All of that being said, this film still had me wrapped around its finger by the end, because dammit, John G. Avildsen (who is reworking the formula of his Oscar-winning “Rocky” here) understands the underdog sports genre exceptionally well, and, as I’ve said before, it’s a genre which I have a particular weakness for, as a critic and fan. That weakness started with this movie when I was a kid, and it continues to this day. I was kind of nervous revisiting this, because I included it last year as one of the 40 movies that helped shape my first 40 years, and it’s been a few years since I’ve watched it, so I wasn’t sure if it would hold up to that lofty play in my film life, but it does, because the personal connection I still have with this film remains strong.

Thinking about who I was when this movie (and its underrated first sequel) took hold, I wasn’t one of the more popular kids at my elementary school, but I wasn’t quite the outcast Daniel becomes when he and his mother move from Newark to California at the beginning of this film. But that part would resonate with me strongly a few years later when my family moved from Ohio to Georgia for the same reasons Daniel’s mother moves here, work, and displaces Daniel from his friends. I managed to make some friends thanks to my parents getting me involved in Boy Scouts, but at school, I was still low on the popularity totem pole, and I was bullied for it, although I didn’t have it nearly as bad as Daniel does here with Johnny and the other Cobra Kai when he has eyes of Ali at a beach party he gets invited to at the outset when he meets someone at his mother and he’s new apartment complex. (It’s breathtaking how quickly Daniel goes from “cool new kid” to outcast loner in his “new friend’s” eyes, even by this genre’s standards.) I think a big part of what makes Daniel work as a character, in spite of the attitude with which he approaches Ali, is the way Kamen, Avildsen and Macchio make the bullying scenario we see Daniel very dire for him, and, more importantly, the way they develop the relationship Daniel has with his complex’s handyman, Pat Morita’s Mr. Miyagi, and have built it up by the point when Miyagi intervenes, buying Daniel some time with the Cobra Kai and their sensai, John Kreese (Martin Kove), so that he can train. Miyagi was a breakthrough role for Morita, and he (deservedly) was Oscar-nominated for the way he plays Miyagi. One of the things the movie does so well is make the movie as much about Miyagi as it is about Daniel, and theirs is, probably, my favorite mentor/trainee dynamic in any movie. This is where the film kind of diverges with the “Rocky” formula, and, probably because of the nature of the training (and the character of Miyagi) adds a spiritual component to their training, as well, that reminds me of Yoda training Luke in “The Empire Strikes Back.” As I’ve grown older, and had my own spiritual transformation I had to go through, Miyagi’s teachings about balance have really resonated with me, and helped make this film a beloved favorite of mine. (And Bill Conti’s score for their training is wonderful, although the score, in general, is an all-timer on par with his “Rocky” work.)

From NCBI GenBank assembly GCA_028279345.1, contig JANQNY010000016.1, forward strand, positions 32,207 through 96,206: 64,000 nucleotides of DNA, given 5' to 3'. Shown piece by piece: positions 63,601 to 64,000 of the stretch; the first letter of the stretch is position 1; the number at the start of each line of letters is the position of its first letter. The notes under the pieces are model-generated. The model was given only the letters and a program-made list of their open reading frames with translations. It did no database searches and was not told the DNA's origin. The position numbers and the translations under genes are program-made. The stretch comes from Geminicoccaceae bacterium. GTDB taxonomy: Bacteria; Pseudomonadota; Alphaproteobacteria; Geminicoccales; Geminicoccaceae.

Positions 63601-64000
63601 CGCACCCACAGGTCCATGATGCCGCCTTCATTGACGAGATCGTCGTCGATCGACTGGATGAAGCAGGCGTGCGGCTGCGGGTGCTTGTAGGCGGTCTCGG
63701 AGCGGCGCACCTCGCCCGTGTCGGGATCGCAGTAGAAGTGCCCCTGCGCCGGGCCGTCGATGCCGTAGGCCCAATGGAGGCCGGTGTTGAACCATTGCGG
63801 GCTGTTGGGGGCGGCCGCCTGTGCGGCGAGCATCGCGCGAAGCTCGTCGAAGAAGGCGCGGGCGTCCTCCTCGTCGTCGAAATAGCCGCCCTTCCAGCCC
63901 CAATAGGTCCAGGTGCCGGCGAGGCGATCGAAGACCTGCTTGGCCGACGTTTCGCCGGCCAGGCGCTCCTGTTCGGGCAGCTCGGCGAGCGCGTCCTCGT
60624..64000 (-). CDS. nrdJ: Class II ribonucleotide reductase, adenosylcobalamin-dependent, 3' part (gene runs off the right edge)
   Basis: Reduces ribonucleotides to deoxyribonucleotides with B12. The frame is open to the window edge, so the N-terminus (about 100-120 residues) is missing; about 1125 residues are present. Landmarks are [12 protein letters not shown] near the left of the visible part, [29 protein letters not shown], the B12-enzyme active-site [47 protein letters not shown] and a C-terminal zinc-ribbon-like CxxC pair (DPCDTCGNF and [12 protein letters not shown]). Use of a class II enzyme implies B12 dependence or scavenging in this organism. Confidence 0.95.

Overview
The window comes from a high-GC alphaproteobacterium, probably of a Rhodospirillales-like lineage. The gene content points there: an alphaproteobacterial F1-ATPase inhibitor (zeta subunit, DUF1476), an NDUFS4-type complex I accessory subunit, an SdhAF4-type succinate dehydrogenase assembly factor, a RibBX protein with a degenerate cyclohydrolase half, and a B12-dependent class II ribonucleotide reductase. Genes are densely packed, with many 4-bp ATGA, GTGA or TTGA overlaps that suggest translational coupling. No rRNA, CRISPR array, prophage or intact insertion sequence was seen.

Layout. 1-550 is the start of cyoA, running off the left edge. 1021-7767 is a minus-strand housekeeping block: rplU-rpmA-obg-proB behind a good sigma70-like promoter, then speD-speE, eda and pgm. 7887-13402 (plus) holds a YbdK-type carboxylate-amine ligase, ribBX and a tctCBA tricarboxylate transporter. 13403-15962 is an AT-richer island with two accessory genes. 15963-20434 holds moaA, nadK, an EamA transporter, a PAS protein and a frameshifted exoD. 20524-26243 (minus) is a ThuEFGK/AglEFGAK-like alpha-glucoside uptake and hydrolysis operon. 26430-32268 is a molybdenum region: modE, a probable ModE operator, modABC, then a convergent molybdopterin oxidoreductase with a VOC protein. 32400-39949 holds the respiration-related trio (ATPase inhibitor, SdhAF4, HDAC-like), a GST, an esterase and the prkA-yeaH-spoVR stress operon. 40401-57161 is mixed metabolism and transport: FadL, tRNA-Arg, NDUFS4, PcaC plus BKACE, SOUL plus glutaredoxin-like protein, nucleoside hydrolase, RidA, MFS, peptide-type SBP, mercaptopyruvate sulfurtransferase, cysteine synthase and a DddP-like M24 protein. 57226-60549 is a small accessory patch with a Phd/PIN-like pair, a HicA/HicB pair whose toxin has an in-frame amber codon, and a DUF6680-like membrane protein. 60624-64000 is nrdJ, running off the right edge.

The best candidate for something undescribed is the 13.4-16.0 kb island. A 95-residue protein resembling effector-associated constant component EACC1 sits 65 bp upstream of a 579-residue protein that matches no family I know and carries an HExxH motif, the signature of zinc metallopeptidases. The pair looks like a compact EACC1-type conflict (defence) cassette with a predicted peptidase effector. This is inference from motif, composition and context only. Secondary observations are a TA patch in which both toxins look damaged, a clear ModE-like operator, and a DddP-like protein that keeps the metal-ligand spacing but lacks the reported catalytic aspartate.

Here’s how I know “The Karate Kid” still works for me, and not just because of nostalgic feelings I might have. In the semifinal fight where Daniel is suckerpunched (kicked, actually) by one of the Cobra Kai to try and disqualify him, I immediately teared up. I know what happens, that Miyagi fixes him and he ends up winning, but in that moment, I was right with Daniel in feeling like all the work he had put in was for nothing, that they still got the best of him. Miyagi has a point when they are alone in the training room, but Daniel is right that how far he got, only to have the rug swept under him through cheating, would never be enough for him to find balance. He needed to be in that ring, at the end, and stand toe-to-toe with Johnny, win or lose. You know what happens at the end, as well as I do, and I’ll always cheer because it was more than just winning the match for Daniel, who finally got everything Miyagi had been trying to teach him, and he made it count. This film doesn’t age well entirely, but it doesn’t age at all with how it makes me feel.